Did you know: without Labor Day, we’d all literally be dead?

Business A Brief History of Labor Day

By P. Vyne-Planter

Did you know: without Labor Day, we’d all literally be dead?

Yup. That’s right. Labor Day, whether you know it or not, has saved your life countless times. Here's how:

In 1826, the average American worked 12 hour days, 7 days a week. Thanks to that sheer productivity, America emerged as the top country in the world forever and everyone loved us.

In particular, America’s canned soup industry exploded—showering America in profits, and the world in viscous, flavorful goop. Clam chowder, minestrone, split pea—you name it. America was quickly becoming the go-to soup destination for connoisseurs worldwide. 

But, that dream was coming to an end. Soon, we were faced with a split-pea shortage. Our total split-pea production zones had reduced by 87%. All we had was gross whole peas. In 1832, in an effort to help support America (his favorite country), powerful CEO John Lennon wrote his renowned song: “Give Peas a Chance.”

This changed everything. 1832 was a year of massive pea growth for the United States, all thanks to John Lennon (who had just resigned as CEO of the Rolling Stones). His song was playing across the world. People were now planting peas all day long. Pea plants covered every available bit of land across the midwest. Americans were covered in pea; it was thrilling. Our soup stocks soared, and once more we rose to the top of the global soup rankings.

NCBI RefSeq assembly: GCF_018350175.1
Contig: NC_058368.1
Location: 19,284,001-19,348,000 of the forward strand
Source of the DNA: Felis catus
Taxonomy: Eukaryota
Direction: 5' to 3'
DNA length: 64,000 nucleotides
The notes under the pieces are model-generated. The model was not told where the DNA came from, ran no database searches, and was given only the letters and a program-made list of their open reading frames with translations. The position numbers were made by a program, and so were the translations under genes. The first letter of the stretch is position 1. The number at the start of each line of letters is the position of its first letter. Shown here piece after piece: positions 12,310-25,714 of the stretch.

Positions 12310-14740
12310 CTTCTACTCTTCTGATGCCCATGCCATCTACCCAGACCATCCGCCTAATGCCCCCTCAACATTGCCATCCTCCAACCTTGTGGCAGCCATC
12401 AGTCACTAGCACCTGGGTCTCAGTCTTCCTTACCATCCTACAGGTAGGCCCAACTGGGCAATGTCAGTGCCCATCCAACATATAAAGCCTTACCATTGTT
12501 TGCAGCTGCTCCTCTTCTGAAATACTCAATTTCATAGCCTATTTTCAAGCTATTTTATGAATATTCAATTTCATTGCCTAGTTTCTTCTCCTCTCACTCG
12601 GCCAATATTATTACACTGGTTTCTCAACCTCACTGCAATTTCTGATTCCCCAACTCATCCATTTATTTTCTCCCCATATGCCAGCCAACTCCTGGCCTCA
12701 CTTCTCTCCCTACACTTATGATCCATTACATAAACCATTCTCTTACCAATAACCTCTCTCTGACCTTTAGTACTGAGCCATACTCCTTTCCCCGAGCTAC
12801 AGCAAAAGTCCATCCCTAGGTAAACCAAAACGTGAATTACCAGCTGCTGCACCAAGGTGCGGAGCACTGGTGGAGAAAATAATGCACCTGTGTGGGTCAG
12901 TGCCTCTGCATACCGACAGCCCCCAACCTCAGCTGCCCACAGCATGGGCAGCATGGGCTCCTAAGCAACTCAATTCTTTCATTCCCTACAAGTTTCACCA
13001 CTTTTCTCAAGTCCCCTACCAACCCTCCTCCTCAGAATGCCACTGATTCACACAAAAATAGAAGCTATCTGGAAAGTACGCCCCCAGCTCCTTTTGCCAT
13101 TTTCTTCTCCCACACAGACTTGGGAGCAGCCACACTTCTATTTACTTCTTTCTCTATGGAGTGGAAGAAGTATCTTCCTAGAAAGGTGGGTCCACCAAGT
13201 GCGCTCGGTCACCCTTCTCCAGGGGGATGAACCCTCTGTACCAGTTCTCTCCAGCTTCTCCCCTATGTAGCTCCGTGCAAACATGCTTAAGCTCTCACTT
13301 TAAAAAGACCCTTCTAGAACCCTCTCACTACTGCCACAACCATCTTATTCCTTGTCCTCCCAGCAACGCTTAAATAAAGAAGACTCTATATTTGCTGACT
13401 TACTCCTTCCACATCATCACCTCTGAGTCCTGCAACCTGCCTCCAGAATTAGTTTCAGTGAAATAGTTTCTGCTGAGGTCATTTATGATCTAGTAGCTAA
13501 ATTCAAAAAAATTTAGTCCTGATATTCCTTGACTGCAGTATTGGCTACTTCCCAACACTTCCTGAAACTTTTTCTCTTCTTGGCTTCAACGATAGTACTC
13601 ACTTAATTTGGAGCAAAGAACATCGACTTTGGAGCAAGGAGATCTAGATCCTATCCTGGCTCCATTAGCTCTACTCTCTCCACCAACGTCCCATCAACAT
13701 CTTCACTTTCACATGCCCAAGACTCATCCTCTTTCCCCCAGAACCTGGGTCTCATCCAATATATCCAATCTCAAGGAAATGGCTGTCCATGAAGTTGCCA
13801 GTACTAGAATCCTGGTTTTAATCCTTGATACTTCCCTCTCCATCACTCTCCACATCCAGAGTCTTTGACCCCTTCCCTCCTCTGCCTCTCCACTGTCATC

Pea was practically falling from the sky. In 1833, America sold 800,000 metric tons of pea. We were bursting with pea, and the rest of the world was gobbling it up. Then, one pea worker decided he had enough soup and stopped working. More followed suit, and suddenly in 1835 American workers basically stopped working entirely. 

The last few workers left—a group of passionate heroes known only as US Food and Drug and Pea Administration started something called “Labor Day” to urge Americans to start planting pea plants once more. They ran around once a year hurling empty soup cans at horses and other livestock. It was a metaphor, and a good one at that.

Now, we celebrate Labor each year and use it as a reminder to plant pea plants and work 12 hours a day. This movement has grown exponentially year-over-year, and now America is back on top and everyone loves us (and our peas).